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Astana, July 26: Turkestan is sometimes understood to be a region covering roughly the area of former Soviet Central Asia, taking in present-day Kazakhstan, Turkmenistan, Uzbekistan, Kyrgyzstan as well as Xinjiang province in China. More precisely, Turkestan is an ancient city which was on the old Silk Road and is situated in the South Kazakhstan Region. The Margulan Archaeological Institute is currently conducting a major archaeological dig in Turkestan, which has revealed some fascinating and, until now, hitherto unknown details about the citadel which once stood on this site. The head of the excavation work, Yerbulat Smagulov, revealed details to the newspaper, Kazakhstanskaya Pravda.

    The most striking architectural feature of Turkestan is the Khodzha Akhmed Yasavi Mausoleum, which, with its sky-blue dome, is similar in appearance and size to the celebrated Bibi-Khanum Mausoleum in Samarkand in Uzbekistan. The dig, which is uncovering more and more of the ancient citadel, is situated just 300 meters to the south of the Mausoleum. It has already revealed four-meter high walls, with arched doorways and the remains of great arched ceilings.

    Experts now think that there was a cross-shaped building with an upper floor at the heart of the old city – yet only a few signs remain.

    Only three or four buildings of this design have been uncovered, in the Zhambyl and South Kazakhstan Regions, and these date back some 2,000 years. Experts believe that the building at the present excavation site could date from the first century BC.

    The current excavation is helping to form a more complete picture about the whole history of this fascinating place. Last year, pots were uncovered in the walls of the Mausoleum which had been used to offer sacrifices. They are believed to date from the ninth or tenth centuries. A clue to their age is a runic inscription on one pot which is thought to be in an as yet undeciphered script used in the ninth century.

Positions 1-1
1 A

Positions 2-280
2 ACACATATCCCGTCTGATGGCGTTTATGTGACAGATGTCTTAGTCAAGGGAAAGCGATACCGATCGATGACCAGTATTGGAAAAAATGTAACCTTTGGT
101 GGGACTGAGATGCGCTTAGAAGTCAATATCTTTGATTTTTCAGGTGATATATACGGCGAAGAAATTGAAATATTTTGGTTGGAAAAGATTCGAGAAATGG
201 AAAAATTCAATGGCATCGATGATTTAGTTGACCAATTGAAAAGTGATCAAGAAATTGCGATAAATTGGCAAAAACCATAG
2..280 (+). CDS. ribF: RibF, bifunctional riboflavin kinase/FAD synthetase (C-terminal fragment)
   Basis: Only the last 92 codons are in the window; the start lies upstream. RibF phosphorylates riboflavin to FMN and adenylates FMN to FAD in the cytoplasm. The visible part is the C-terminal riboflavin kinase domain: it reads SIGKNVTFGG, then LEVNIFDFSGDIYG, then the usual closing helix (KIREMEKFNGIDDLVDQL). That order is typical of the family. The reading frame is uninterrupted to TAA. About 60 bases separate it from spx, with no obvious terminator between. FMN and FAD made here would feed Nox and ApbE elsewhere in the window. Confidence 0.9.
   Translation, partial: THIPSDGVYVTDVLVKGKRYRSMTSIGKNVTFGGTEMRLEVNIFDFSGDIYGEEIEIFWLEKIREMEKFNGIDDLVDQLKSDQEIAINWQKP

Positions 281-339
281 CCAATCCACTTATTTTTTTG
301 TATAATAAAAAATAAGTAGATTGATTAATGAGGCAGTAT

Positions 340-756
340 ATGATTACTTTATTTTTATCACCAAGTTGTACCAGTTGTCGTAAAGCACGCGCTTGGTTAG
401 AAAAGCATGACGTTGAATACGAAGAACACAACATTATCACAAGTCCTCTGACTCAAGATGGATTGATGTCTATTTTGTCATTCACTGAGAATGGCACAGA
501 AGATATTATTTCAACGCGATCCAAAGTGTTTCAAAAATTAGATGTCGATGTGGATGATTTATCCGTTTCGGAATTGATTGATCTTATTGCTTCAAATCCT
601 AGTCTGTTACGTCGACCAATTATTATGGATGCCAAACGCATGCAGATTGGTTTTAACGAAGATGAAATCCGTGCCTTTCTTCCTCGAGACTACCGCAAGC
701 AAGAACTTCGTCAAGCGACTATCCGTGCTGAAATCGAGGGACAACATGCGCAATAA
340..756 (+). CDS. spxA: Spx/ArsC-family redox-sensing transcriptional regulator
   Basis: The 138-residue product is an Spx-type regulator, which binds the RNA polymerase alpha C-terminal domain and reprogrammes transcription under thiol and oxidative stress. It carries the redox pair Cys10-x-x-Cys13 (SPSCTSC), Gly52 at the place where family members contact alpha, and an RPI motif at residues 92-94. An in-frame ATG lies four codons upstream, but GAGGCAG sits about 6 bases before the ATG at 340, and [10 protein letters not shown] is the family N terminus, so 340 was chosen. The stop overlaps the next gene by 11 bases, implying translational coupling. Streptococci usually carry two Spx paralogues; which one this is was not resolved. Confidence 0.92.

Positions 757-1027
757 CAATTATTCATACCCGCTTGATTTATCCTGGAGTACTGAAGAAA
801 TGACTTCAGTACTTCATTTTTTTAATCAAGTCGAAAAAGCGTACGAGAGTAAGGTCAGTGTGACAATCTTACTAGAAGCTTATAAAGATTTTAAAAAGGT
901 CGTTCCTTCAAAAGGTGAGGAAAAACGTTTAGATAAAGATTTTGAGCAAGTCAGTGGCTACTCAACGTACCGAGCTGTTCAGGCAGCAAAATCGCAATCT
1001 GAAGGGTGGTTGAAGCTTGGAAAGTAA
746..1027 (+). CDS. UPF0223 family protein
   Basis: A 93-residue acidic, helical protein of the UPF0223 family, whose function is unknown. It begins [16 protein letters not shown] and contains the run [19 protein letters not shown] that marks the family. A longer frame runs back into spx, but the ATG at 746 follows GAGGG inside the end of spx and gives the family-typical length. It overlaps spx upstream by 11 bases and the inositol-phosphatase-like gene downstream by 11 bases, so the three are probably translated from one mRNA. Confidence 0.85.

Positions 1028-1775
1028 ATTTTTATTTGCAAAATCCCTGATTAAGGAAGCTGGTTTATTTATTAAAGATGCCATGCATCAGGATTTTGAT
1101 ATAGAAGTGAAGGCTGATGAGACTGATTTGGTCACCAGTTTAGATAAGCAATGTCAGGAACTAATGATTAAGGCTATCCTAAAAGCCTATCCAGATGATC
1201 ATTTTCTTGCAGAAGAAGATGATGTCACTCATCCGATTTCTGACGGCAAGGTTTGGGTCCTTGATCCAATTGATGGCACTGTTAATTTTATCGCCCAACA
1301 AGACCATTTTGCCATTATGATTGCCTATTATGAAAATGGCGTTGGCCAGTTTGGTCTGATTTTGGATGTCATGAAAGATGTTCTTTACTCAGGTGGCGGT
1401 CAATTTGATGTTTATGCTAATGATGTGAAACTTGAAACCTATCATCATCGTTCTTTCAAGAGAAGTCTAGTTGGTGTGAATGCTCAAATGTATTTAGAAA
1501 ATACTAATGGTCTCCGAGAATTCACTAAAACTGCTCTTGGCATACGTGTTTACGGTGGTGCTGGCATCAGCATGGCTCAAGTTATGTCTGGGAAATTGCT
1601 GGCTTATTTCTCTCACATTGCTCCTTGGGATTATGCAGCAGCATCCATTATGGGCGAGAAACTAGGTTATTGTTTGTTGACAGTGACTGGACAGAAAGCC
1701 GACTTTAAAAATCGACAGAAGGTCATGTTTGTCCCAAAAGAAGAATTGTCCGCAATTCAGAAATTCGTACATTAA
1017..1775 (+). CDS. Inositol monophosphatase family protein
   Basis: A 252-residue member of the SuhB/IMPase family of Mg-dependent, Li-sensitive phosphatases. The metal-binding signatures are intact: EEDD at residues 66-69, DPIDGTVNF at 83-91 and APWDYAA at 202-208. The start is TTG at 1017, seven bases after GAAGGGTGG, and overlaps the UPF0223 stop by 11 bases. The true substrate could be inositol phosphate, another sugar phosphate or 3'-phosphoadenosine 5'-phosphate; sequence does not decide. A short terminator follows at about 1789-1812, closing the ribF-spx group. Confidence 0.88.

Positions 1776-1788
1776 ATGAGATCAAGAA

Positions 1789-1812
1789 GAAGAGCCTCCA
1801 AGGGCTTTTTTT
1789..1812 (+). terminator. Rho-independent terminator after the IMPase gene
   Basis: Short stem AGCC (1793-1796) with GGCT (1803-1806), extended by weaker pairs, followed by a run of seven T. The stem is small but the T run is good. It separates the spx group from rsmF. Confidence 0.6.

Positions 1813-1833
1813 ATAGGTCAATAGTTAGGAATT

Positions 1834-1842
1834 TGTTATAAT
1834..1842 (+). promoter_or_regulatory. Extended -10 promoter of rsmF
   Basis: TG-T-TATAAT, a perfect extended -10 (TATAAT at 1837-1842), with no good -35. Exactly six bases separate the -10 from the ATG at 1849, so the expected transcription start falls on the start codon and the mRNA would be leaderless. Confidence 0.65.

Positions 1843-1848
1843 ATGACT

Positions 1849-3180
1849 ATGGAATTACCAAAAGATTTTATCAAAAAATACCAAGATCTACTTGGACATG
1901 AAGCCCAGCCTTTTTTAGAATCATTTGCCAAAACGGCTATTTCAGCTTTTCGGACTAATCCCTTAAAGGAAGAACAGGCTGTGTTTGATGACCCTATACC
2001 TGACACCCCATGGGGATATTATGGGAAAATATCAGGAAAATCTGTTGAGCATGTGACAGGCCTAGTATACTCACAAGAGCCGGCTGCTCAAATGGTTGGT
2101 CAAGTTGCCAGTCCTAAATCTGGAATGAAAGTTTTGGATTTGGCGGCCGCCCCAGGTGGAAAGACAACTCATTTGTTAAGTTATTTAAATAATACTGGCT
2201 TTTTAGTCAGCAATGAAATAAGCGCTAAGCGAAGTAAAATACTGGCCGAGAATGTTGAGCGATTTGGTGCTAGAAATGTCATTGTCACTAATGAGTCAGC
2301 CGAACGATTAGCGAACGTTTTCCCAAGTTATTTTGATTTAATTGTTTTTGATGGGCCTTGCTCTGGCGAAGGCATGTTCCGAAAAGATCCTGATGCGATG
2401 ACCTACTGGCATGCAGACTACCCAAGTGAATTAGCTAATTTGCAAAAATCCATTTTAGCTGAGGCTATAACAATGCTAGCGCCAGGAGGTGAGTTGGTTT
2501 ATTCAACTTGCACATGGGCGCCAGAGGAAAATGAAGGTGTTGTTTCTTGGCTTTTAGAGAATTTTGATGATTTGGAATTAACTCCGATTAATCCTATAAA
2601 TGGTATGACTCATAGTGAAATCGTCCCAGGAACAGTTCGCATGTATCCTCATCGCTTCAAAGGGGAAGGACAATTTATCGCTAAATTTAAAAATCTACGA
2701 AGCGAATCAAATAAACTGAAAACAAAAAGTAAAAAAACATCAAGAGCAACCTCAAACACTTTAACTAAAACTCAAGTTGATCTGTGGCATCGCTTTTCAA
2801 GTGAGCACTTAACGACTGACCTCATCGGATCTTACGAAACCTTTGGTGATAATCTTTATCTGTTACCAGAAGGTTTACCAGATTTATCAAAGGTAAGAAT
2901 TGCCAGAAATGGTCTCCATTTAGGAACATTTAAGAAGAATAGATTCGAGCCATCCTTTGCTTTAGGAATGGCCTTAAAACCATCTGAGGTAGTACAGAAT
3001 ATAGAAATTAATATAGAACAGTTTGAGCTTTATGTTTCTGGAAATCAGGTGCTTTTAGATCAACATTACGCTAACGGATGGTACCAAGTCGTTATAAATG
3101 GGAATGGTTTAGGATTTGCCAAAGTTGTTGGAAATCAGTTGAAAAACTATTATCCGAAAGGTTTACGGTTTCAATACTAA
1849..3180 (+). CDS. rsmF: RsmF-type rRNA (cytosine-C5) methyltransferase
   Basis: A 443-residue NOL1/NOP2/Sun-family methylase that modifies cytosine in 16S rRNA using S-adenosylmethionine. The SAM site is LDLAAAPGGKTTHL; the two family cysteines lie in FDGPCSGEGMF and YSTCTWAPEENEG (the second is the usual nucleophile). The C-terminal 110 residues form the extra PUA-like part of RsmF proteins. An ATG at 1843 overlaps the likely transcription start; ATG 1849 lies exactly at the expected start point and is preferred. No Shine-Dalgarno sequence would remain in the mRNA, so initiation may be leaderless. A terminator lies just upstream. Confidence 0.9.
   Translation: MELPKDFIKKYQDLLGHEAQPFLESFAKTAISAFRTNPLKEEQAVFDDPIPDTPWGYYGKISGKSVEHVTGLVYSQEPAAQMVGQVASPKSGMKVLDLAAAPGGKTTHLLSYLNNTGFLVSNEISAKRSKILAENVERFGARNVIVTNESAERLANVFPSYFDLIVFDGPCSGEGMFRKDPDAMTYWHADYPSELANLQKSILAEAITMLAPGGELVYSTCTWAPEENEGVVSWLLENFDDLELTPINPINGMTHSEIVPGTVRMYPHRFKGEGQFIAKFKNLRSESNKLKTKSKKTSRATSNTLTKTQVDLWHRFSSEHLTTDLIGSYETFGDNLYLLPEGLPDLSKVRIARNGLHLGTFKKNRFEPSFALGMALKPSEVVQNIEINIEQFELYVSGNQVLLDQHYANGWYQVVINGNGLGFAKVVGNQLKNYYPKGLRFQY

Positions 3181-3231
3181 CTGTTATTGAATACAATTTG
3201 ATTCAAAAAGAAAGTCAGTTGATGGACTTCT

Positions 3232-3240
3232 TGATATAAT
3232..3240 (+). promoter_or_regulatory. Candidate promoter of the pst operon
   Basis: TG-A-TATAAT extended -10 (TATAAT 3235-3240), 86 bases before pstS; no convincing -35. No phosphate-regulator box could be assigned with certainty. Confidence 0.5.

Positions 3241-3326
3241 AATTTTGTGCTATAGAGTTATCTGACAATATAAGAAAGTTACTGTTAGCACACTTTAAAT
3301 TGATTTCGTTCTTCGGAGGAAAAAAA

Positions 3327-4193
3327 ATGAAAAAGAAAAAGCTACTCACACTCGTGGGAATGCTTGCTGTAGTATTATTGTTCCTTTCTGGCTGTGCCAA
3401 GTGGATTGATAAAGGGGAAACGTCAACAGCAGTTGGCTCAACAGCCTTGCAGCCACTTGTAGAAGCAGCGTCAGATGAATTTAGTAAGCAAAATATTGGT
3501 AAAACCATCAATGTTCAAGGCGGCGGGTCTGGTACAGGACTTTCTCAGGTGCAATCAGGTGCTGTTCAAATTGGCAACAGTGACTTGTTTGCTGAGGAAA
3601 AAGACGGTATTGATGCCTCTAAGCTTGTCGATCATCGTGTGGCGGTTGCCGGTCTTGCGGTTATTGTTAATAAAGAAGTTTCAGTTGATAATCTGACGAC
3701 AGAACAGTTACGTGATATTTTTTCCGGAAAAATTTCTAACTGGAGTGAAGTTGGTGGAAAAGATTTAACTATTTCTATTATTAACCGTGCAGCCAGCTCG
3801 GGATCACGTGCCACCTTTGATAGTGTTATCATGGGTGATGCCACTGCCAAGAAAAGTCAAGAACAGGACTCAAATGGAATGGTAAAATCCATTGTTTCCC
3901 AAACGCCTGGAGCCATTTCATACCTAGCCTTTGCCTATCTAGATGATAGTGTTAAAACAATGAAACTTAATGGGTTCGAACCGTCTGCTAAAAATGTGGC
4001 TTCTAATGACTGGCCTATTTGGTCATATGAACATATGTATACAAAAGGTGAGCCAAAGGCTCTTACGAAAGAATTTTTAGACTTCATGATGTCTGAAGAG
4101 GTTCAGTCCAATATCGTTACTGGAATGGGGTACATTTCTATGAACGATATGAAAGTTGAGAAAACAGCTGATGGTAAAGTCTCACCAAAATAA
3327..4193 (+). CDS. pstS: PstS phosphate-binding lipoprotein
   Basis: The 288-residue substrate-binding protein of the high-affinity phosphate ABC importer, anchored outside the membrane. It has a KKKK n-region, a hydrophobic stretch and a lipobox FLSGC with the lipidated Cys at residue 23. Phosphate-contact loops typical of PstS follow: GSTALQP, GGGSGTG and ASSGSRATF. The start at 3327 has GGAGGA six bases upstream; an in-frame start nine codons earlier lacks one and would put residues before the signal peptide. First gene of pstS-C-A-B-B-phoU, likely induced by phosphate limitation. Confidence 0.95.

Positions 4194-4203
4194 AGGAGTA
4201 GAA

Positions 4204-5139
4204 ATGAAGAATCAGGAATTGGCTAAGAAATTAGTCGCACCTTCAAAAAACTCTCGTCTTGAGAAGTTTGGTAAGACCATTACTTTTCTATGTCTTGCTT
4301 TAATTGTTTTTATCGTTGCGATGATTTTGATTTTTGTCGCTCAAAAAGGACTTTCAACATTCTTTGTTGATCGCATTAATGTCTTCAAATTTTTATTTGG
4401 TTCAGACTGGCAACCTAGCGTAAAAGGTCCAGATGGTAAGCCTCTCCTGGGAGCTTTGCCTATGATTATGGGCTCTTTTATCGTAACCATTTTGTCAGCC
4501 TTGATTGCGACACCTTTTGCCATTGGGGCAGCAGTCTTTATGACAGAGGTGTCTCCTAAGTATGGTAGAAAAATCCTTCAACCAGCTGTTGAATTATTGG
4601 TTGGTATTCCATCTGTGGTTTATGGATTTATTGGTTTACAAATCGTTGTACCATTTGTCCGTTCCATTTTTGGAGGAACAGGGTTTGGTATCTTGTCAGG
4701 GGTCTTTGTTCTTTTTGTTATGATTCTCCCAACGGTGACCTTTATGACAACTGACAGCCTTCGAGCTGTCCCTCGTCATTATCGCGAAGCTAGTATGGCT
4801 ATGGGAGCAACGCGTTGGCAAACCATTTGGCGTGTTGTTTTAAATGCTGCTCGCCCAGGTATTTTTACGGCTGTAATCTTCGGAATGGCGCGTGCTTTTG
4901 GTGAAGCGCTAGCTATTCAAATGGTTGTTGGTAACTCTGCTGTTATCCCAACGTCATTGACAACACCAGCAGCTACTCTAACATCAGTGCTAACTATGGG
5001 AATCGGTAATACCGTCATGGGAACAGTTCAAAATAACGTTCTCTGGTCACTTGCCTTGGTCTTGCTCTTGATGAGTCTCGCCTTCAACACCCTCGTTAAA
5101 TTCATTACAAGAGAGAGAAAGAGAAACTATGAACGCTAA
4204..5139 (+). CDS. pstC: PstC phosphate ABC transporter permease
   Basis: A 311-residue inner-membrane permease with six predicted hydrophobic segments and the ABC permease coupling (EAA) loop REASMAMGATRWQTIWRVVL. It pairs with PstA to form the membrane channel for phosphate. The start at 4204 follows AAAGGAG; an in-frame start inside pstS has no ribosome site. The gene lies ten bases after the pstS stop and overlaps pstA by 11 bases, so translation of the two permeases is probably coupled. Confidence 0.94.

Archaeologists are beginning to talk about the whole territory of the ancient citadel being turned into a single large museum site. The excavations so far have already uncovered enough to present an architectural and archaeological vision of the start of the development of city life in the area. But the chief archaeologist working on the project, Yerbulat Smagulov, is aware that much has still to be done to make this dream of creating a museum site a reality. Until now, too little has been preserved of city life in the area, helping to promote the myth that there were no cities since the Kazakh people were always nomadic. The excavations at Turkestan are showing that 2,000 years ago there were already buildings of more than one storey, city walls and towers as well as places of spiritual importance.

    The excavations at Turkestan are uncovering secrets about life in the area which have been hidden for centuries. Not only could Turkestan fi nd itself in the future on a revived “Silk Road”, it could also become a major attraction for historians and cultural tourists.


Embassy of the Republic of Kazakhstan in Japan©2013